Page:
Today, basically the same set of rules apply to small-scale renewable projects below 100 kW as well as to 100 MW projects. This is a huge disincentive for small-scale RE.
The experience of the Romblon Electric Cooperative (Romelco) is a case in point. Their 20-kW hybrid facility in Cobrador Island, which involves a mixture of solar power, battery storage and diesel generator back-up, also had to go through essentially the same bureaucratic maze at the Department of Energy and the Energy Regulatory Commission as 100 MW solar farm projects.
To make the point even starker: a 300-watt solar panel and inverter system, which might cost below P15,000 to set up, needs to go through the same bureaucratic hurdles of the electric utilities as a 90-kW system costing around P6 million pesos.
It will even require the same ERC “Certificate of Commerciality” (fee: P1,500). Why should households be required to undergo such certification for setting up a 300-watt solar gadget, when it simply saves on electricity and involves no commercial activity whatsoever? Cannot the ERC at least use its common sense and exempt from such requirement small solar projects with no commercial purpose?
The government’s move to expand net metering beyond 100 kW will make matters worse for solar-deprived households, who will be eclipsed by huge building owners that want to take full advantage of cheap solar electricity and have the means to pay for the various fees and charges imposed on net metering customers. These huge projects will provide even more justification for strict rule enforcement.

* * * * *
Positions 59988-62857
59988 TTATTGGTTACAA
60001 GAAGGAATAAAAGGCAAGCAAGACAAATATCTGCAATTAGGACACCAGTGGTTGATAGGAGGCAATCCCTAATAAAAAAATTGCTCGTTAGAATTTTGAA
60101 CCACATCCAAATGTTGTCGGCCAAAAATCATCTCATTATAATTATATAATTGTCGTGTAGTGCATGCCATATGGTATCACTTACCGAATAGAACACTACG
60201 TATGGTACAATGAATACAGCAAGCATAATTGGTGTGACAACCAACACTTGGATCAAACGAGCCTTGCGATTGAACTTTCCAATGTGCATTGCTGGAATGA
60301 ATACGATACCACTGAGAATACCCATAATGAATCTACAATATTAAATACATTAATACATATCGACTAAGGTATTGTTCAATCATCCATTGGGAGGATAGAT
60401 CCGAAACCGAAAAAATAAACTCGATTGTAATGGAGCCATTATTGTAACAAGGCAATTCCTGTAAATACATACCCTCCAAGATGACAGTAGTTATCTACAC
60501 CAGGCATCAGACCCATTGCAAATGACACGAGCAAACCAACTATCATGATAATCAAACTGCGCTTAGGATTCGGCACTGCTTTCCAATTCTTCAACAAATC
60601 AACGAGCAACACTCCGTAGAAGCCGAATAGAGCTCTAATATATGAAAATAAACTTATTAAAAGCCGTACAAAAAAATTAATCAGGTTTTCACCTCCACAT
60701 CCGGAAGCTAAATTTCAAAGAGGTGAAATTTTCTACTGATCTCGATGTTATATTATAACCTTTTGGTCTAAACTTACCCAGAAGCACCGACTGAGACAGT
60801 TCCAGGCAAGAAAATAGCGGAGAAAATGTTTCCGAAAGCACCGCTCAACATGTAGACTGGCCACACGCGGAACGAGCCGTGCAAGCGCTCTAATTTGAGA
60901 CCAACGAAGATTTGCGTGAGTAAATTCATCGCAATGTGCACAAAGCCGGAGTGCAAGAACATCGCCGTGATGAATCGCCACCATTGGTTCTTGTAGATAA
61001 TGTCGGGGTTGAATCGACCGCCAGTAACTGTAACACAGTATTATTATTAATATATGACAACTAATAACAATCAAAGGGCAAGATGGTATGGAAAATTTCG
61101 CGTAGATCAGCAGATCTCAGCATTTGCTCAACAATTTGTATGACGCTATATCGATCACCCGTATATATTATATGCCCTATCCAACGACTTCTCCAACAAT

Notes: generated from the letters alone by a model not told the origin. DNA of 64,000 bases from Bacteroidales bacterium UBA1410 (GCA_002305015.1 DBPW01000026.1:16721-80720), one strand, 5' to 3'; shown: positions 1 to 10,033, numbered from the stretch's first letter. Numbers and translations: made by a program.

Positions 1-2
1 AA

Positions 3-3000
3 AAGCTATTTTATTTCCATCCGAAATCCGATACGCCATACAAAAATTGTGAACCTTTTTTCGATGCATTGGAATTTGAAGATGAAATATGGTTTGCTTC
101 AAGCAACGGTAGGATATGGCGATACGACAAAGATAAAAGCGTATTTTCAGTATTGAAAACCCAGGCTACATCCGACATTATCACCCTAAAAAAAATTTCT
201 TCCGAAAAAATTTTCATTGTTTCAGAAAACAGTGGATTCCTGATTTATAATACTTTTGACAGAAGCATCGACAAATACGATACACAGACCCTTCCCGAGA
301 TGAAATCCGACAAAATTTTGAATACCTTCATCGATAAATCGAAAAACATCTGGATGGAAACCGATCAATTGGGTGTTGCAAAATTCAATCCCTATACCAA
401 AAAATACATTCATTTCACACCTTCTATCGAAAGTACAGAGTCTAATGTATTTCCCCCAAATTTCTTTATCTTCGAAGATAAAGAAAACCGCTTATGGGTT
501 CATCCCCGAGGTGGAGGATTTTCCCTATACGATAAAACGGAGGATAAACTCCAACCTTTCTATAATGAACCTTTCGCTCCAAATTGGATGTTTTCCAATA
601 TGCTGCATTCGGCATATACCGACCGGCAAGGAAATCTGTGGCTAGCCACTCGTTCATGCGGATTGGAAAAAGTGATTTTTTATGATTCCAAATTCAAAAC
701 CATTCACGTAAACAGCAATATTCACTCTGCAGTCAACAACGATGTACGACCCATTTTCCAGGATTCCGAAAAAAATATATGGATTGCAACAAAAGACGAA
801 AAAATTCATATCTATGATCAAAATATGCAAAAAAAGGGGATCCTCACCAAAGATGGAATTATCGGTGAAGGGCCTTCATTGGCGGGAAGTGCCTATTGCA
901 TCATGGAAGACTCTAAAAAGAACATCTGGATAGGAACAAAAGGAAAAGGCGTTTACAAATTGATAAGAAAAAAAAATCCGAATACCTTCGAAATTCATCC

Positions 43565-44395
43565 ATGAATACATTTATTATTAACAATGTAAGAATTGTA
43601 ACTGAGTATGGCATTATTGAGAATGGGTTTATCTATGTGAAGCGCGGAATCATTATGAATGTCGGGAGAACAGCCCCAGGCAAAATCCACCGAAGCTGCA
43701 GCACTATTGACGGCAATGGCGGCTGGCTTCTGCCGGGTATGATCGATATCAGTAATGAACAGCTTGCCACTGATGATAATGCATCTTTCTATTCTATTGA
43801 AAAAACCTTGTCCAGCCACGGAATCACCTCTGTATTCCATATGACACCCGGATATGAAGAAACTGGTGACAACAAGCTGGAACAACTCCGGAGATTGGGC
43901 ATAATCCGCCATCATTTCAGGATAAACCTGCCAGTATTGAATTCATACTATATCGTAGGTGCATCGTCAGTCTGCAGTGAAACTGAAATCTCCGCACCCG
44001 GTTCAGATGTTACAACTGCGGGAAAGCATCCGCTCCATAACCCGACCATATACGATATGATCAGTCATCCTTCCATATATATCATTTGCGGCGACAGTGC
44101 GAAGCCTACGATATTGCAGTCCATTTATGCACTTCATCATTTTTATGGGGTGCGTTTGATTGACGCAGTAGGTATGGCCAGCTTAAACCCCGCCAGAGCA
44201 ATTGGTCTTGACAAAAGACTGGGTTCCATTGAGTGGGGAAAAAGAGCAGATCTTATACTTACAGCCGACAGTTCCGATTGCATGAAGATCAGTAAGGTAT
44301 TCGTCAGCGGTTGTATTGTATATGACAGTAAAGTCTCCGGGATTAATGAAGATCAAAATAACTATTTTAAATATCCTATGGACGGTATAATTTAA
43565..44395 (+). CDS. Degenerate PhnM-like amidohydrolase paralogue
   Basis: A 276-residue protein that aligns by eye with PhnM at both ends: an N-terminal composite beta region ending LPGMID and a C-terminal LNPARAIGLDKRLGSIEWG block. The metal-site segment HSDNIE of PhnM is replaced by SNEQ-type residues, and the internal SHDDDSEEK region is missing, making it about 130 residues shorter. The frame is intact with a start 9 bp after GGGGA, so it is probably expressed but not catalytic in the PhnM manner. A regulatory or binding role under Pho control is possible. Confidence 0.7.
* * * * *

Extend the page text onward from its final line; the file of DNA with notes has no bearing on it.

Households install electric appliances all the time, such as 3,000-watt cooking ranges, 1,200-watt electric irons, 750-watt air conditioners and 560-watt refrigerators, without the need to apply to city halls, electric utilities, or the ERC. Why should they need to do so for a 300-watt (or for that matter, a 3,000-watt) solar set-up?
Today, a 300-watt solar panel with a microinverter acts as an “AC panel” and is as much a plug-and-play affair as a 700-watt desktop computer or a 1,200-watt electric kettle. The former can later be expanded one solar panel at a time, just like one adds one or more desktops or electric kettles to a household or small office. A 300-watt picohydro unit is not yet plug-and-play, but its tiny capacity puts it in the same category as a 300-watt solar panel, and below 700-watt desktops or 1,200-watt heaters.
At this level, no utility permission or government permits should be necessary, except for safety issues which should be tackled through the strict implementation of safety standards at the supplier rather than the user level.
We are facing a climate emergency. We should do everything to make solar adoption as painless as possible. All the bureaucratic rules that hamper the installation of small-scale renewables like solar panels should be done away with.